In 1997, a year before the privatization of the Telebrás system in Brazil, getting a fixed line for a telephone in São Paulo cost US$1,200 and installation time was three years. The situation was so difficult that there were companies earning millions of dollars buying and selling telephone lines in the secondary market. Ten years later, a telephone line in the Brazilian metropolis costs only US$38, installation time is barely three days and the secondary market is a bad memory of the old days.
A similar situation occurred throughout Latin America in the 90s. A lot can be written about the abuse of the incumbents, but one sure thing is that at the beginning of the last decade, in the majority of Latin American countries, having a phone line was a luxury. Today, the availability of lines is greater than the demand. But the fixed line system is also becoming a dinosaur in need of reinvention. In Latin America – as in many of the world’s emerging economies – the number of mobile connections has surpassed that of fixed lines.
This Hall of Fame of the decade reflects the huge changes registered in this industry in Latin America in the last TEN years. The explosion of business has allowed the appearance of new global monsters like Spain’s Telefónica, which mainly thanks to its Latin American subsidiaries, has become the third largest company in the world by number of connections, surpassed only by Chinese operators or Mexican América Móvil, the wireless telephony arm of magnate Carlos Slim, which has surpassed Deutsche Telekom in market capitalization. In this industry, the region has burned through phases quickly. The operators are now faced with technological changes of such magnitude that the traditional business model is becoming obsolete. Triple play, VoIP, WiMax and IMS are part of the alphabet soup that will shape telecommunications in the coming years, opening up opportunities for new players and creating important challenges for the established ones.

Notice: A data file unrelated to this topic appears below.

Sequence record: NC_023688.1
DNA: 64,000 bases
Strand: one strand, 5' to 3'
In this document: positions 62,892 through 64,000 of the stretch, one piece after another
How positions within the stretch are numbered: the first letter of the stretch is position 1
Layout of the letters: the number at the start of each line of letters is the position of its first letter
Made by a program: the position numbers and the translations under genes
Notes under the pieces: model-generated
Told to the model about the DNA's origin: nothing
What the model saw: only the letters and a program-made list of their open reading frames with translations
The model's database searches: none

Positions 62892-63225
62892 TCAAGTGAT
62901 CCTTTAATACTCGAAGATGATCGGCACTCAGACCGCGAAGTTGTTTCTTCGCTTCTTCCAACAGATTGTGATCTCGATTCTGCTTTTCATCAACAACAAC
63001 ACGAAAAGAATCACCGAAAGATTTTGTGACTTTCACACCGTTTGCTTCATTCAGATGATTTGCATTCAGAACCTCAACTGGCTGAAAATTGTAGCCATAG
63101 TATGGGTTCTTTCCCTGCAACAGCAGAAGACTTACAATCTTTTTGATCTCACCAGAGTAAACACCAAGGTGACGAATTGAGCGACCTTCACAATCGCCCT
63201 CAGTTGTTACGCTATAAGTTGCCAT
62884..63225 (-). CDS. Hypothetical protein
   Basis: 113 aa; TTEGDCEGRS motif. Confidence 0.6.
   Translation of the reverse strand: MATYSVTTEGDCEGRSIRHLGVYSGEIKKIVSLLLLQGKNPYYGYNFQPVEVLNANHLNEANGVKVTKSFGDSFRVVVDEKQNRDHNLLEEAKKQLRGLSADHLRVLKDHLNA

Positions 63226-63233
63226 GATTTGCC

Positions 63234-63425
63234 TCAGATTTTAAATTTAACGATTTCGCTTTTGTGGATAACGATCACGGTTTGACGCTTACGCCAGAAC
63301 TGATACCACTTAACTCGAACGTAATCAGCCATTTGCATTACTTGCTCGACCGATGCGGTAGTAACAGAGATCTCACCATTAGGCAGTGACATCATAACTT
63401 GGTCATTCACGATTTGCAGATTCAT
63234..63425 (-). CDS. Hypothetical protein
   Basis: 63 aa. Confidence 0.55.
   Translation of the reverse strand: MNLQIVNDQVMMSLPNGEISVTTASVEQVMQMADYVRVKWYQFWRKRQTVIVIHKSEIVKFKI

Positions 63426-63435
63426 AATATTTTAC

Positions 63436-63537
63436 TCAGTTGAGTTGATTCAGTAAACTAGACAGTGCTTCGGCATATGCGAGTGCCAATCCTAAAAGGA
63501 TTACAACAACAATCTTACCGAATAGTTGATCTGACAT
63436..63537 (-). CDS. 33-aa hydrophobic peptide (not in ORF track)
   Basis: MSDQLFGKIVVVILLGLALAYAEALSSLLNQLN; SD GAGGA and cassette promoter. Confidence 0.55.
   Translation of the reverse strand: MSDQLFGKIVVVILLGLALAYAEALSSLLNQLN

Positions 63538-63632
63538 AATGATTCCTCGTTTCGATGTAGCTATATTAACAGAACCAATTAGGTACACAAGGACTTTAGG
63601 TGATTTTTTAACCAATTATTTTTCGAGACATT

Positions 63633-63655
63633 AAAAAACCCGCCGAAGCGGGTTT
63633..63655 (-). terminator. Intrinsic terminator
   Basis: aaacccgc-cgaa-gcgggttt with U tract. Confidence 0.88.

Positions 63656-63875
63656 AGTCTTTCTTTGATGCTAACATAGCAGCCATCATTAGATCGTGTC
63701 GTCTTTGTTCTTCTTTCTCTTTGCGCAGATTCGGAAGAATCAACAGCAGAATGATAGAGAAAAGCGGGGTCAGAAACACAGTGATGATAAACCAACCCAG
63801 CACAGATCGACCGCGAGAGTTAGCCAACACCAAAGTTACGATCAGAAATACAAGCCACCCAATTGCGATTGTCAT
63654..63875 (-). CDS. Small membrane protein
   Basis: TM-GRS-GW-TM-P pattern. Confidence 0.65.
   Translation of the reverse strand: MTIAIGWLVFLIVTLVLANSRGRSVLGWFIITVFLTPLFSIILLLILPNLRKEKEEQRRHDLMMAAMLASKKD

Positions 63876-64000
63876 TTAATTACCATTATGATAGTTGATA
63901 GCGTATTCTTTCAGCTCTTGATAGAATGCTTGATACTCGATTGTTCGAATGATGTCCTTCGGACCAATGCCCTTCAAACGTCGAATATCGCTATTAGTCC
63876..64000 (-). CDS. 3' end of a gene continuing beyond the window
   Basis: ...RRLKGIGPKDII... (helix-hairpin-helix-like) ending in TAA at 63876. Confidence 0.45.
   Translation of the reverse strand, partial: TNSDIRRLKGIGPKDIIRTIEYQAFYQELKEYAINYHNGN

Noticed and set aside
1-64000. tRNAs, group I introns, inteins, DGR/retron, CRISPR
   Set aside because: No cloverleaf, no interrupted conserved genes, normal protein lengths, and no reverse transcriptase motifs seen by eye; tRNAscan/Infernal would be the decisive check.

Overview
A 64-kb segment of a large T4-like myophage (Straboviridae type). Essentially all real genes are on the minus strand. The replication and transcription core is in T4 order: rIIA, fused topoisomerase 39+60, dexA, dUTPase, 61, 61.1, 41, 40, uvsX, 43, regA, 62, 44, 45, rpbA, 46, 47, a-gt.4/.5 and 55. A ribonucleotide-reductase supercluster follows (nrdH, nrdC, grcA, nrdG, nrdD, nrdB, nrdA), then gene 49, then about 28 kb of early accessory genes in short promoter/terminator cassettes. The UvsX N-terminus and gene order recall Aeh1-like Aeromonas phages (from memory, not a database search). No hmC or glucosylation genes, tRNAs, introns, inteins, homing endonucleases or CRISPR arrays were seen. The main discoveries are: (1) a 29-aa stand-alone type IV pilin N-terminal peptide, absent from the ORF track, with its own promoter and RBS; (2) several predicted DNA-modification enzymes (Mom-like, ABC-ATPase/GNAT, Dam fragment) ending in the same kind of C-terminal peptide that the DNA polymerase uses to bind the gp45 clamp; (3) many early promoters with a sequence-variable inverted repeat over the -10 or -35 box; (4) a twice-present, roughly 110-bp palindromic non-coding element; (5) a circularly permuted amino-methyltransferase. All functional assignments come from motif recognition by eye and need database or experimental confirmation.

The rapid evolution of telecommunications goes hand in hand with the development of information technologies (IT). In this area, Latin America remains in second place. A study on IT Spending in Latin America in 2007 published by BNamericas indicates that the attitude of companies toward adoption of technology is conservative. Most of those polled prefer to incorporate technologies into their company that have already been tested in the market. This may explain in part the relatively limited development of the IT sector in the region, because global parameters of this industry indicate that these are small size companies. However, there are signs of activity. Latin American countries are beginning to take advantage of their geographical position to offer American businesses nearshore solutions, such as outsourcing services provided from locations relatively close to those of the client. Taking advantage of this trend, a global giant of the outsourcing and systems integration, India’s Tata Consulting Services, has established development and outsourcing centers in Uruguay, Brazil and Chile, while local companies such as Sonda, Softtek, Neoris or Datasul have found a way to grow in this market.
The Hall of Fame in figures Telecom & IT (US$mn)
Telefónica (LatAm )
NII Holdings (Nextel)
TCS Iberoamérica 1
1 Estimated figures Source/fuente:Company reports using FX rates for the end of period/Reportes de la compañías utilizando el tipo de cambio de fin de período